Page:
Generally the best time of year to plant garlic is in fall (late September to mid October) because the plants need a natural dormant period that includes exposure to cold temperatures (a process called vernalization).
Hardneck garlic, in particular, will only form bulbs and scapes if it’s had proper cold exposure. Without vernalization, some garlic plants will not divide, leaving you with rounds (single-clove bulbs). While the rounds are still edible, you’ll get more out of your crop with a fall planting.
Garlic likes full sun and rich, well-draining soil (though it can tolerate many soil types). If yours is on the clayey side, add 2 to 3 inches of aged compost on top of the soil to help loosen it and improve soil structure.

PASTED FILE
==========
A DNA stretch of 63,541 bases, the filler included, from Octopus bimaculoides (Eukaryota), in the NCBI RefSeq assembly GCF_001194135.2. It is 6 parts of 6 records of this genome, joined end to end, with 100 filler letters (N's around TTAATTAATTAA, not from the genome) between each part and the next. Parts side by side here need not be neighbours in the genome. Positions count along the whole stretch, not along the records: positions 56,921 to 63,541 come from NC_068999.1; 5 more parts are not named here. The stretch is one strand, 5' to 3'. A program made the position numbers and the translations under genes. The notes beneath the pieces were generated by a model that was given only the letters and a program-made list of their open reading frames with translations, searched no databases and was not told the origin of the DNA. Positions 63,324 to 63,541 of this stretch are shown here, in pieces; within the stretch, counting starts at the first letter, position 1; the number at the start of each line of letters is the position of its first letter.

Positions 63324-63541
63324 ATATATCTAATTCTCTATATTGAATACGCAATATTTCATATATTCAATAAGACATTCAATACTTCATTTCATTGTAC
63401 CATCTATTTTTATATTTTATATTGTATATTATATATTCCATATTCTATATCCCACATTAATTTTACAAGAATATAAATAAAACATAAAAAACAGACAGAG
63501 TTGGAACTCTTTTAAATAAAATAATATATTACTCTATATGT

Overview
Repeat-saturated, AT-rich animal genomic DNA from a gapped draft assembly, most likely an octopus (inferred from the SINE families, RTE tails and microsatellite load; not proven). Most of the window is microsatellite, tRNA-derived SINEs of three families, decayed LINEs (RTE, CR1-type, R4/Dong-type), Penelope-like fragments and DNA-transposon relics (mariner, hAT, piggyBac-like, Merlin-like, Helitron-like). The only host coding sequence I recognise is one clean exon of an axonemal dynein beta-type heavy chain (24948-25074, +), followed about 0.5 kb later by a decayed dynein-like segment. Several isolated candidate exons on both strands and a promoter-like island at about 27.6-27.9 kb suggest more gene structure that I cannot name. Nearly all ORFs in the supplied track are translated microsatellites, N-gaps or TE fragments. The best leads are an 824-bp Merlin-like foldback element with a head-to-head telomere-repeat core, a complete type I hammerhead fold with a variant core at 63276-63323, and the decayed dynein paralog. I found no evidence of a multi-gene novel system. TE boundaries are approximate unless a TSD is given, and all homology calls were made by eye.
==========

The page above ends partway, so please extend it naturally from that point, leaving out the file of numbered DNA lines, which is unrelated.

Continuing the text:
Break your bulbs apart and pick out all the cloves that are firm and plump, leaving the papery wrapping on each clove as intact as possible.
Dig a trench about 2 to 4 inches deep. (Warm climates can go as shallow as 2 inches, and cold climates should go up to 4 inches deep the farther north you are.) Plant each clove, root end down (and pointy end up), 4 to 6 inches apart with 6 to 9 inches between rows.